25PROGRESS IN THE IMPLEMENTATION OF THE POA-Quality Management 7 out of 10 children of primary age are in school25 per cent of children who should be in secondary are in school largely as a result ofHigh dropout rate with only 66 per cent of student surviving primary schoolLess than 60 per cent of students in Burkina Faso, Guinea and Niger make it to last grade of primaryOnly 68 per cent of primary school learners transit to secondary educationNeed to improve, the ability of the school system to retain learners and ensure their transition to next levelsRescue measure-school feedingRegional consultation on free and compulsory education using international conventions as legal framework
26QUALITY MANAGEMENT CONT. Investment per student at primary level varies across the region from USD178 in Niger to USD567 in Cape VerdeOn average 20 % of ECOWAS region’s total government expenditure is on education (Gambia 16% -lowest, Senegal and Ghana 24% -highest)Over the 3 year period, public expenditure on education rose in 4 countries from 0.2% in 2006 to 1.7% in 2009.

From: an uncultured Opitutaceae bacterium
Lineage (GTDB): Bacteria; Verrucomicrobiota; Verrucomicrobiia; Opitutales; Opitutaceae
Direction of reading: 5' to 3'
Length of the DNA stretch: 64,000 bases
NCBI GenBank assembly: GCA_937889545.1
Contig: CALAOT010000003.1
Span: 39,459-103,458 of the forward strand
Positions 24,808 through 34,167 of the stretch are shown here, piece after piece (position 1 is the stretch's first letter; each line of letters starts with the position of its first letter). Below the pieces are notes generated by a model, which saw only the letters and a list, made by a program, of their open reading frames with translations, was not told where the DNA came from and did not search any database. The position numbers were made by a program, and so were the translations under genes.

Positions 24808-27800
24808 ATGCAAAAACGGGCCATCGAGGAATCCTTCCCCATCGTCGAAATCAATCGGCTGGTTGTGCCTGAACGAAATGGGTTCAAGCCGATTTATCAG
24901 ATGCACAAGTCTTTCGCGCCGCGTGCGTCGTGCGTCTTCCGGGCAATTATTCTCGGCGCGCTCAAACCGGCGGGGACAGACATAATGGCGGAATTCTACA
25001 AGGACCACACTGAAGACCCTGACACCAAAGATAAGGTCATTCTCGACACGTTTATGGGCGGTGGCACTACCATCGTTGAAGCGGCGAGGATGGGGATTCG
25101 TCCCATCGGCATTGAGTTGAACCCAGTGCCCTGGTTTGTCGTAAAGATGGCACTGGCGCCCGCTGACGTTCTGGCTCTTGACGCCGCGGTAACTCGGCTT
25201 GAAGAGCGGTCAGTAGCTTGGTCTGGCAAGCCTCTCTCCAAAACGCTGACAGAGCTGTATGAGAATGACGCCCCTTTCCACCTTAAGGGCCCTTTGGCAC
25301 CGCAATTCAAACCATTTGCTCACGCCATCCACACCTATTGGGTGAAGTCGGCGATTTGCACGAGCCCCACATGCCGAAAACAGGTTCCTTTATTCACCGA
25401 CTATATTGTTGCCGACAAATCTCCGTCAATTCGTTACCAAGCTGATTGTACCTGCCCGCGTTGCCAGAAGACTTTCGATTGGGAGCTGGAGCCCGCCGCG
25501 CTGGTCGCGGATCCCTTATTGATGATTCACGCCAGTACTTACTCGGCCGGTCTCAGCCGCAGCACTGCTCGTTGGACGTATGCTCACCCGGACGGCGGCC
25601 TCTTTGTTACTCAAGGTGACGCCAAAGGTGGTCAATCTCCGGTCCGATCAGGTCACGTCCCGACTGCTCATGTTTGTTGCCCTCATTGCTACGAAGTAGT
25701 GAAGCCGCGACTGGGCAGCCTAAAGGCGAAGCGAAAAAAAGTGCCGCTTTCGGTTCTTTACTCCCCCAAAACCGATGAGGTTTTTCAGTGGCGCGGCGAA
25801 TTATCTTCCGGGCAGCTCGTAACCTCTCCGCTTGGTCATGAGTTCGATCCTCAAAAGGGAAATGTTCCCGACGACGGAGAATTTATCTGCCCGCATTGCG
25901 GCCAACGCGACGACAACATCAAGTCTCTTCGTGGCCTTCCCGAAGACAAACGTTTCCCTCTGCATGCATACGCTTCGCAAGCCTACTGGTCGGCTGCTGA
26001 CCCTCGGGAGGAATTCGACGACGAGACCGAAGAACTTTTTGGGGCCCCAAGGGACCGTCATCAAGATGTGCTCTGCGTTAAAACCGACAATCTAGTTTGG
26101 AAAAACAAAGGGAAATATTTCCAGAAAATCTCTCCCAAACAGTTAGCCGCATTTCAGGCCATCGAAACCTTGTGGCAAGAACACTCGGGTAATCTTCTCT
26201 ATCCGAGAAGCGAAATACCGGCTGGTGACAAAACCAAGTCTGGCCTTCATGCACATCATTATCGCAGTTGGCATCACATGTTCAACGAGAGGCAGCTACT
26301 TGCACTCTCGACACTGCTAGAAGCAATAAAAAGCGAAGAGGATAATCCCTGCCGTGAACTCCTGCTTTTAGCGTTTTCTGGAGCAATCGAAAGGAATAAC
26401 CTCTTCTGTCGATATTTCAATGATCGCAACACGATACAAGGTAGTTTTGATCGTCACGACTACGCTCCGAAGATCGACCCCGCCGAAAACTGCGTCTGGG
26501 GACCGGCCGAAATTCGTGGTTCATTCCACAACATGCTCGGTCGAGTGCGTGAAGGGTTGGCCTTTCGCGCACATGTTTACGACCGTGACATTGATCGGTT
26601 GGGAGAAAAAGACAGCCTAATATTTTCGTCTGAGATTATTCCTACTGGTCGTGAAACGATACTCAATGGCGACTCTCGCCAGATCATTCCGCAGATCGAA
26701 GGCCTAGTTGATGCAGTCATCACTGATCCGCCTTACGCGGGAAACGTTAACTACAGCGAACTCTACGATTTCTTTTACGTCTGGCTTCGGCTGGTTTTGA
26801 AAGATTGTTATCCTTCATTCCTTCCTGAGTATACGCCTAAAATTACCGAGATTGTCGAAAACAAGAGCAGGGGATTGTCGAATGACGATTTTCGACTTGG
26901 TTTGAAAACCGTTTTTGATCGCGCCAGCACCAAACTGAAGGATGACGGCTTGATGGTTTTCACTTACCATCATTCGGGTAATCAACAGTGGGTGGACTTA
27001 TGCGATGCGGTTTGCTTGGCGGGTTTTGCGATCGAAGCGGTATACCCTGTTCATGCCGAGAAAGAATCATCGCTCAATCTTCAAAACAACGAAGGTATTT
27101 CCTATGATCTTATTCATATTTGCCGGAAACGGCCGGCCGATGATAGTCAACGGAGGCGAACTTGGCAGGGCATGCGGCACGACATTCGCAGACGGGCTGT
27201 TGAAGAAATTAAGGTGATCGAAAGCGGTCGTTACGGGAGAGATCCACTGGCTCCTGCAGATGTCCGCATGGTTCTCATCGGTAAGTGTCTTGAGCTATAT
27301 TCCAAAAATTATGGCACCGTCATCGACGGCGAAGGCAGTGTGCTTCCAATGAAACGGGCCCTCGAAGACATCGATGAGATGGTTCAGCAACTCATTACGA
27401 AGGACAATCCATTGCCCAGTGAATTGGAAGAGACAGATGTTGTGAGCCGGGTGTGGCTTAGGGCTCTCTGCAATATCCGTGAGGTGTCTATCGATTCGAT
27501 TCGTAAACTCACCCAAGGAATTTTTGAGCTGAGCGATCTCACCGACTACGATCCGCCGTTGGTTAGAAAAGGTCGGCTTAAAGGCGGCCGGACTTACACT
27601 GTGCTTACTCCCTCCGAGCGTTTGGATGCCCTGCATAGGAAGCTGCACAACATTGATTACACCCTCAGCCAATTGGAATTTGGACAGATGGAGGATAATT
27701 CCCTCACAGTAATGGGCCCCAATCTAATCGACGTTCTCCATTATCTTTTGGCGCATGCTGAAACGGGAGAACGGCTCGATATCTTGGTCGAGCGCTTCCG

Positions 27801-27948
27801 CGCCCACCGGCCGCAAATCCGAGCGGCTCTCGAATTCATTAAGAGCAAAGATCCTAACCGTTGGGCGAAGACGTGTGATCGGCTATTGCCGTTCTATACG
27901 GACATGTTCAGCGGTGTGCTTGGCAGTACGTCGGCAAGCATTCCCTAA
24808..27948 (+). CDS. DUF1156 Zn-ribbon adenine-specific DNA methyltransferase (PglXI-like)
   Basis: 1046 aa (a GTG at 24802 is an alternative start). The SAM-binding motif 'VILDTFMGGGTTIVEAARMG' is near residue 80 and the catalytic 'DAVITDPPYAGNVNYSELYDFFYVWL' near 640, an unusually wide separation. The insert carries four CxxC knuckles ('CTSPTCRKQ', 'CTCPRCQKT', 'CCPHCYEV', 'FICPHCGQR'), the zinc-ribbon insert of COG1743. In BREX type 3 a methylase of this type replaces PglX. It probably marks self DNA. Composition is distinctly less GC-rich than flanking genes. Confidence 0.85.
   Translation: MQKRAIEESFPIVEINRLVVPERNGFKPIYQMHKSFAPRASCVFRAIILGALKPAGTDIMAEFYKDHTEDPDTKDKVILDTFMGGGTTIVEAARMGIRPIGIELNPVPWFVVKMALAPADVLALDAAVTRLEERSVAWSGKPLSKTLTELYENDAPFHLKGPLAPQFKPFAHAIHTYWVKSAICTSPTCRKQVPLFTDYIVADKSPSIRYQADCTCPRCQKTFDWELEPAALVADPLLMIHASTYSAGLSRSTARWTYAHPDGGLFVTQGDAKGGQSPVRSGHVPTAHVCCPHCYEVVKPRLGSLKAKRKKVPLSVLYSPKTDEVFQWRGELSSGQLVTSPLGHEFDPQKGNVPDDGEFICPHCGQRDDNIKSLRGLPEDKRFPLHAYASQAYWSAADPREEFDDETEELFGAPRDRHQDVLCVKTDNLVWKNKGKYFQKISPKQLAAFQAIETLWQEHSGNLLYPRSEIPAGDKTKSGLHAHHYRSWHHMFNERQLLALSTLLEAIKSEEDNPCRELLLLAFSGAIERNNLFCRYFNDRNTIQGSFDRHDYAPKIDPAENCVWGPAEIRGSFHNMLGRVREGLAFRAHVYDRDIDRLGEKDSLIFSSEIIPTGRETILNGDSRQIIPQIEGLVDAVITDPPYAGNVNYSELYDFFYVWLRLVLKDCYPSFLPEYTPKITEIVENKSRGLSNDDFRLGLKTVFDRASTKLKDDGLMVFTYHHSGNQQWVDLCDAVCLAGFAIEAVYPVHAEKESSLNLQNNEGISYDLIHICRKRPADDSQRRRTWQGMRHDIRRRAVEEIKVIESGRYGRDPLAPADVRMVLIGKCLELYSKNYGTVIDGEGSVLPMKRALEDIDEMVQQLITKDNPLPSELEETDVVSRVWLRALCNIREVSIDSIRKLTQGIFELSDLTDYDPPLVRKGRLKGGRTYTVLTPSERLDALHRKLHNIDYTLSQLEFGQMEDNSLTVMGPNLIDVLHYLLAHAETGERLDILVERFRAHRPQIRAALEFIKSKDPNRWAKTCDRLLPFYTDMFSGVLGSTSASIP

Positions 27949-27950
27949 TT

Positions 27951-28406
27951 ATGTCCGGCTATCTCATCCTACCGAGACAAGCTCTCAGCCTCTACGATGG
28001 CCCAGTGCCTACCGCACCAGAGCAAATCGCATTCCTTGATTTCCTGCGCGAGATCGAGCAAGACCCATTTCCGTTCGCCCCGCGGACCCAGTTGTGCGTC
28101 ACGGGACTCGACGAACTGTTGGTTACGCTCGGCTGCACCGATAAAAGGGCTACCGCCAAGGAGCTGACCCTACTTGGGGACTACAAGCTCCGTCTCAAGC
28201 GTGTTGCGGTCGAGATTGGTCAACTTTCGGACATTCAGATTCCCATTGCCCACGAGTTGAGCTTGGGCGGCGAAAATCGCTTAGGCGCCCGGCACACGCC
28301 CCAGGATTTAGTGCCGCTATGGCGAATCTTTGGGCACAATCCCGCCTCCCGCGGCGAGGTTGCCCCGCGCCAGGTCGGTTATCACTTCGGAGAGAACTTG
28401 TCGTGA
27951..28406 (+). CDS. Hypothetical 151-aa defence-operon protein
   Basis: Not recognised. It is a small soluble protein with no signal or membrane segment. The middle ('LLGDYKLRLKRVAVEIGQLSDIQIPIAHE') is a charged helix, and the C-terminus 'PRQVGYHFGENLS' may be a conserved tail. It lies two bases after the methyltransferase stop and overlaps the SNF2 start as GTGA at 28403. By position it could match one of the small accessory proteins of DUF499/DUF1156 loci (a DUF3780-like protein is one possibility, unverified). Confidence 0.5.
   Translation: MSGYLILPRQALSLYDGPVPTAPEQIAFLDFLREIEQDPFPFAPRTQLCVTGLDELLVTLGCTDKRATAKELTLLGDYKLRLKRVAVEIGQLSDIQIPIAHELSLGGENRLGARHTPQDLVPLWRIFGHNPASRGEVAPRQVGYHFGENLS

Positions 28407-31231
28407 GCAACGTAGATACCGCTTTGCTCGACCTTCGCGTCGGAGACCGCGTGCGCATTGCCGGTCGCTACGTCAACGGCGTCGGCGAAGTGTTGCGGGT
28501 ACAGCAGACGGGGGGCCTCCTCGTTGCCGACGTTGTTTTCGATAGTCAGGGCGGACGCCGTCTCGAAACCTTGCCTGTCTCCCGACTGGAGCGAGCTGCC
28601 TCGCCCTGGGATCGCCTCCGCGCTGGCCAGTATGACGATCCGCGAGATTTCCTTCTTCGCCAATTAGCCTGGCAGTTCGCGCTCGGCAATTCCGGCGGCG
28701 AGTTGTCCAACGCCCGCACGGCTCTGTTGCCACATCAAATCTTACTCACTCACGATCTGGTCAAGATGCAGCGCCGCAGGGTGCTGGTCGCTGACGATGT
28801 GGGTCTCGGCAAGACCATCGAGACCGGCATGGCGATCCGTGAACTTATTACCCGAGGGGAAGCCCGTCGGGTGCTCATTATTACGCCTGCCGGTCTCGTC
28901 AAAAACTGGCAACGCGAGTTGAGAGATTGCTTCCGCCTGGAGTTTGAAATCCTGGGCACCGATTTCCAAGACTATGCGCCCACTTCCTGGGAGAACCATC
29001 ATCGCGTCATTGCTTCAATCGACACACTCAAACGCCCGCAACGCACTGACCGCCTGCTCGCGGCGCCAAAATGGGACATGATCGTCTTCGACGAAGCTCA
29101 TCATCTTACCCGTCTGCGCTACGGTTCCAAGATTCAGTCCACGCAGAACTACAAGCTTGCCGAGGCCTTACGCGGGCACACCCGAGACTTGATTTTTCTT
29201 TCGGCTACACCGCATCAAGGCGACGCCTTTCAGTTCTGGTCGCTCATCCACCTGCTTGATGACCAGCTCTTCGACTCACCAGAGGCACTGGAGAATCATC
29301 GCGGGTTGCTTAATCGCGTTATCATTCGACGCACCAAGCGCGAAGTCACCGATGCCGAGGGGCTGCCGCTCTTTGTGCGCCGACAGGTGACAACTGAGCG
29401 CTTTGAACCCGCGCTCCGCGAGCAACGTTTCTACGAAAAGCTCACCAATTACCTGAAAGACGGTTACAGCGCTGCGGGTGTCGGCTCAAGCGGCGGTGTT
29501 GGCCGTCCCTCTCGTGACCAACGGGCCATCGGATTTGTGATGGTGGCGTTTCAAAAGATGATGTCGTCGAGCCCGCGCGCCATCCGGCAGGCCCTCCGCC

27PROGRESS IN THE IMPLEMENTATION OF THE POA Early Childhood and Development Low access levels to ECD with one of five children in school. Five countries have Net Enrolment of less than 10%Need for policy reform and greater resource allocation to improve access to ECDQuality of ECD in the region is questionable, 26% of students repeat Grade 1 in Togo. Repetition rates are also high in Gambia, Guinea and Mali
28EARLY CHILDHOOD AND DEVELOPMENT CONT. Region has highly feminised (64% female) and untrained ECD teacher corpsHigh population growth rates (5 children per woman)Need to increase capacity in the ECOWAS education system to accommodate growing populationNeed for increased investment in health and nutrition initiatives to ensure learners can gain more from the classroom experience